A baby is usually born with no visible teeth in its mouth. However, there are 20 fully formed primary teeth or milk teeth lying underneath the gums in a newborn baby. These teeth develop at around two years of age. Eventually, they loosen and fall out between the ages of 6 to 10 years to give way to adult teeth.
Though they are not born with any teeth, babies’ teeth begin to develop before birth. But in most cases, they do not come through until they are between 6 and 12 months old.
After which, most children will have a complete set of 20 milk or baby teeth by the time they are three years old. It is the period when they start to eat solid food. Hence teeth are required to chew the solid food. By the time they reach 5 or 6, these teeth will start to fall out, making way for adult teeth.
Read more about baby teeth and how you can tell if a baby is teething.
What are Milk Teeth?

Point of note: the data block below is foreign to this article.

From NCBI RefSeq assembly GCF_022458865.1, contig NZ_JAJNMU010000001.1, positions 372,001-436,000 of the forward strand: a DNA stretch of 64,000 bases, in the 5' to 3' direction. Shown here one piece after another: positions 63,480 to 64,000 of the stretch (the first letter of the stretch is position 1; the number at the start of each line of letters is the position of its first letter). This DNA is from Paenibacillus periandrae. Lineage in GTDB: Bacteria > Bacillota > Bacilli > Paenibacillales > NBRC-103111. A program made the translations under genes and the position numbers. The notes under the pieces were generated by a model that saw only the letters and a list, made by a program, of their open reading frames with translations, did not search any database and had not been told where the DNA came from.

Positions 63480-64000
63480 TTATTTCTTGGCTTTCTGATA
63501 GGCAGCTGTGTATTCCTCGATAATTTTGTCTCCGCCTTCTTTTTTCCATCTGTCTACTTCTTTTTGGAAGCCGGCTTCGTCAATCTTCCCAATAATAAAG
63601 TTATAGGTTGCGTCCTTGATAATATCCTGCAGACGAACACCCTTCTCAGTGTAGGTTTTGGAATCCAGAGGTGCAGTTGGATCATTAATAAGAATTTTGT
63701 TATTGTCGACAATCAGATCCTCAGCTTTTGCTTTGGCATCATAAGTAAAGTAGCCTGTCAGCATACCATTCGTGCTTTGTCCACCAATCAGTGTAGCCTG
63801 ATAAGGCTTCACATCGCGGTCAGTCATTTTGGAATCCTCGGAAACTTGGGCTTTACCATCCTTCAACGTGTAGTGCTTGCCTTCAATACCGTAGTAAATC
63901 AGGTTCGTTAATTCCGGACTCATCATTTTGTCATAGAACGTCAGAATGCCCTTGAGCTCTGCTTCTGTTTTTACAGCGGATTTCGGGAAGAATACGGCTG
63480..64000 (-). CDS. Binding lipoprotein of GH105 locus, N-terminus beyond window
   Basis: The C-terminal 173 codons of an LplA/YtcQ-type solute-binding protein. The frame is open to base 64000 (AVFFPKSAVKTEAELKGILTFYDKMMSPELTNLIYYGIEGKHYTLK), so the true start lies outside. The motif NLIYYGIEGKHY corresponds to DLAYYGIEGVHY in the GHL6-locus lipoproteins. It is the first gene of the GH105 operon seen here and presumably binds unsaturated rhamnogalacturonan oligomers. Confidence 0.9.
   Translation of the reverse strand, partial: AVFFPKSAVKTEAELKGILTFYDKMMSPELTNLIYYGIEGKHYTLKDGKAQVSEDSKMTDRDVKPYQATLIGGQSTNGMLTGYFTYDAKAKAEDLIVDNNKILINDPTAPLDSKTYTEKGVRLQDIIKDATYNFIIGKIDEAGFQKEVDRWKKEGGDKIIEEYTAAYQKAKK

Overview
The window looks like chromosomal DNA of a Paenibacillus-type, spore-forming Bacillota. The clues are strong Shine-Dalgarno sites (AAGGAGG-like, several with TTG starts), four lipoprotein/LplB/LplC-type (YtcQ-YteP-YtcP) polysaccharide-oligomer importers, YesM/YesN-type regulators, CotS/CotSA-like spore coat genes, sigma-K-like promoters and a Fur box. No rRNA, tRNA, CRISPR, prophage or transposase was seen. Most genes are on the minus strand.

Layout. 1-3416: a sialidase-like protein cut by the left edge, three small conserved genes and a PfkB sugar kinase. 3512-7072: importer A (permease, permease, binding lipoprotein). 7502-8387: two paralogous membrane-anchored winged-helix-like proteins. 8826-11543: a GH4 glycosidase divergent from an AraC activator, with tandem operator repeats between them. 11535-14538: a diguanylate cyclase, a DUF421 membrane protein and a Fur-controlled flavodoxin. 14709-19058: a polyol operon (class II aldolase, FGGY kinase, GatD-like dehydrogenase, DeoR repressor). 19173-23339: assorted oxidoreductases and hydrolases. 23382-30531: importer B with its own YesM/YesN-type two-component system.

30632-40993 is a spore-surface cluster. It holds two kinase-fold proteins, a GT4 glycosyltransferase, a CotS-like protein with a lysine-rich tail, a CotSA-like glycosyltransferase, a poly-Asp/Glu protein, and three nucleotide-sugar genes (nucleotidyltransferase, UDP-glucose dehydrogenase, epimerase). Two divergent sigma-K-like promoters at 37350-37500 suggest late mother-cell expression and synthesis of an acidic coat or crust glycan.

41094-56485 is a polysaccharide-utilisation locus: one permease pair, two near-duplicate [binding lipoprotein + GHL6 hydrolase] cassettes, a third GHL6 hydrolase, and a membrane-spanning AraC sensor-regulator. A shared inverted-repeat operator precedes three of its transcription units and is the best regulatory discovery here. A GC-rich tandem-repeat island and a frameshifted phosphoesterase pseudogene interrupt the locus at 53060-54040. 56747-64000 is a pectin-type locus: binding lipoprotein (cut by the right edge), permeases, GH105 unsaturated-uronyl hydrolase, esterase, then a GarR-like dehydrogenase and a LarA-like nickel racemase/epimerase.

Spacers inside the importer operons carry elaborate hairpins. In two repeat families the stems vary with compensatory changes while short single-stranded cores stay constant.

Milk teeth emerge through a baby’s gums during the first two years of life. By the time the infant is around 2.5 to 3.0 years, all 20 of their milk teeth should have fully emerged.
An infant’s milk teeth usually emerge in the following sequence:
- The baby’s four front teeth, the central incisors, are the first teeth that emerge. Two teeth in each of the upper and lower jaw and these four teeth start to appear as early as six months after the childbirth.
- Next, the kid’s two lateral incisors in the upper and lower jaws start to grow alongside the central incisors. By the time the child reaches 15 months, your child usually has a full set of eight incisors. These are the biting or cutting teeth.
- Following this, your child’s first molars appear, which helps them grind food. Two first molar teeth in each jaw emerge. These molars are positioned one space away from the incisors to make room for the canines which would grow in-between. Your child’s first molars should have developed by around the age of 19 months.